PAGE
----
Skin conditions have a the same cause and remedy: food

Written by: Antje Verluen

Food is skincare; skincare is food?

Most tips to help prevent your eczema from getting worse, deal with influencing your eczema from the outside. Such as avoiding cremes that are heavily scented (and don’t forget your laundry detergent) that irritate your skin. And I’m going to assume there is a tube of colloidal oatmeal wherever you go. After a big flare-up my eczema began spreading to more areas, and I started researching which foods could have a positive influence. Here’s what I found on what you can do from the inside out. Food as skincare, oh yes.

Keep a record and find triggers

First and foremost, it’s important to acknowledge that identifying triggers for your eczema takes time. A lot of it. Eczema triggers are very personal and it takes time for you to truly see the effect a certain type of food has on your body. It’s therefore wise to keep track of your diet and log everything you eat over a longer period of time. By that I mean at least two months. Open a spreadsheet and start logging (Android users: there’s an app for that).

The common culprits

As you know, the reasons for eczema are personal. It does help to know the most common culprits. These are cow’s milk, eggs, soy, wheat/gluten, fish and nuts. Use this list to start with your food-log by experimenting with going without these (one at a time) for a number of weeks. Keep track of the state of your eczema to see if your skin reacts. Oh and kick refined sugar to the curb if you haven’t already (it hinders eczema recovery).

The common calmers

Add peas to your diet! Peas are known to calm eczema, apart from their other healthy benefits. Fermented vegetables are also a must on your list, if you appreciate the taste. Look for fermented vegetables that are free of nightshades. Omega 3’s are important, but look for a plant based source.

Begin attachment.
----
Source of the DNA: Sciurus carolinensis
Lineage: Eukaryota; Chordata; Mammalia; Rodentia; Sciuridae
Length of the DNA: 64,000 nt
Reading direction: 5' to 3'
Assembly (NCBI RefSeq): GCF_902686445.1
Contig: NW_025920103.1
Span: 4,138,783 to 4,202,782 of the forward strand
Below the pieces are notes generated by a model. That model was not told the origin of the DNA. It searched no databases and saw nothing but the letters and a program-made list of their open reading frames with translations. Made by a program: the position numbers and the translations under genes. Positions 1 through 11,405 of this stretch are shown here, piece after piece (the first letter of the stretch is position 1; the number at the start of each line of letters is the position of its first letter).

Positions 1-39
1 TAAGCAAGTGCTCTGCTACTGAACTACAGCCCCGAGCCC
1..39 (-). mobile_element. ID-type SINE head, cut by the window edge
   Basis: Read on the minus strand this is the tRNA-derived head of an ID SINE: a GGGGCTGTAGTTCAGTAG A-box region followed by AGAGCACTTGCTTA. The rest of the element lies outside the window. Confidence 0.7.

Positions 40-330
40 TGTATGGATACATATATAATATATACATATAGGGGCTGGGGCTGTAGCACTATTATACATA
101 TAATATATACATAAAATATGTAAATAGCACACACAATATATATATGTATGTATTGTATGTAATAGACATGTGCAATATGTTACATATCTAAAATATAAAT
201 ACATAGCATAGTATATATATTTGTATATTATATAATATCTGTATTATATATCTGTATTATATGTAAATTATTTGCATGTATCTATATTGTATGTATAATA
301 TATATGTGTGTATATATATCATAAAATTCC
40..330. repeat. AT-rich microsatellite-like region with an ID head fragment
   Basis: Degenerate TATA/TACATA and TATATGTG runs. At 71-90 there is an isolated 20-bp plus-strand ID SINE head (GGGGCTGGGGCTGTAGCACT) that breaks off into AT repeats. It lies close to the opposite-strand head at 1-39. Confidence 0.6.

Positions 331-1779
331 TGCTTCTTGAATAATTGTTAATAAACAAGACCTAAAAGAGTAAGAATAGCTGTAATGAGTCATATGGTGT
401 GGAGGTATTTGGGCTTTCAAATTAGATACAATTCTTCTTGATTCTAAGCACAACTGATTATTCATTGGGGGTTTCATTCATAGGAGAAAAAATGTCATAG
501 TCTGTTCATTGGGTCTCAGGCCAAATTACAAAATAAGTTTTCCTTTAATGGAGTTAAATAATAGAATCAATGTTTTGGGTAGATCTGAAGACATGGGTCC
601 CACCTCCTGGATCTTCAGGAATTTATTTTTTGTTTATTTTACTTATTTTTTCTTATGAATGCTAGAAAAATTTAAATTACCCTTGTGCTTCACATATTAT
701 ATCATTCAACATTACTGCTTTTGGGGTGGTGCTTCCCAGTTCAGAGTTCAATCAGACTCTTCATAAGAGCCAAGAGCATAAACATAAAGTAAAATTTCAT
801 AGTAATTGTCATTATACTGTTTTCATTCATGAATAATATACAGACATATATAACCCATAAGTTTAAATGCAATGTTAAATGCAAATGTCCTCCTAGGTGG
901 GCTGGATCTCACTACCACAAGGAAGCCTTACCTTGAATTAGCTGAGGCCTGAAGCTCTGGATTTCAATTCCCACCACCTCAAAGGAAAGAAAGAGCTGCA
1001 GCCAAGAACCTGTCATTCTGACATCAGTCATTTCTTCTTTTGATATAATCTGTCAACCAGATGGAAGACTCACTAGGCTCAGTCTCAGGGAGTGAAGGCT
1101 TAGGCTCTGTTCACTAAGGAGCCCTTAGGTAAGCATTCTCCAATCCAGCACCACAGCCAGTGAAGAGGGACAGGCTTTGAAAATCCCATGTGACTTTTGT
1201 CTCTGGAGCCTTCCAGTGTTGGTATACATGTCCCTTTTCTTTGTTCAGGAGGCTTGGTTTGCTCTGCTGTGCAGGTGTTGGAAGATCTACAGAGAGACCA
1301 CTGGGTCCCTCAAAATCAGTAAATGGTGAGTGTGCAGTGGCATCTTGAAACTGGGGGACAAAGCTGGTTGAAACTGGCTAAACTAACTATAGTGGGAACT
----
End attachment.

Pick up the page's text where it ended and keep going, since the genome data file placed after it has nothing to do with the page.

Herbs herbs herbs

Don’t forget to stock up on herbs (and use them!). These are the ones that can heal skin, reduce itches or repair your immune system: basil, burdock, calendula, cat’s claw, calendula, chickweed, chamomile, dong quai, ginseng, ginger, parsley, stinging nettle, turmeric and elderberry.


If there is one thing that is known all over the world for having a good effect on your skin, eczema prone or not, it is of course water. Our bodies make up almost 60% of this stuff! While water from the outside (showers and baths) can dehydrate your skin, drinking water is always beneficial. To make it extra beneficial for your eczema-ridden skin, drink mineral or remineralized water instead of tap water. The natural minerals have shown to reduce the effects of eczema (redness, itchiness). As a guideline, try to drink half your weight (pounds) in ounces of water a day.

Have a cup-o-tea

To help you achieve the half-your-weight-in-ounces goal described above, make yourself a cup of Oolong tea. Research shows that this tea has a helpful effect, which is probably due to the anti-allergenic properties of tea polyphenols. Other tea that are mentioned often but not (yet) backed up by science are: dandelion root and chamomile tea.


A 2005 study found that patients who consumed dietary hempseed oil effectively reduced inflammation, dryness and itchiness. But there are times when you don’t have the time to experiment with your diet to see if it has an effect on your eczema. When you’re dealing with a flare-up, you want to relieve your skin asap. Applying CBD-oil could be that relief. Cannabinoids, the active compounds of cannabis, are immuno-suppressant and dampen the immune system. They basically tell your out-of-control immune system to tone it down. Thanks hemp!

More tips?

Did you find that your diet has an effect on your skin and eczema? I’d love to hear your personal experiences! Share them with us in the comments.


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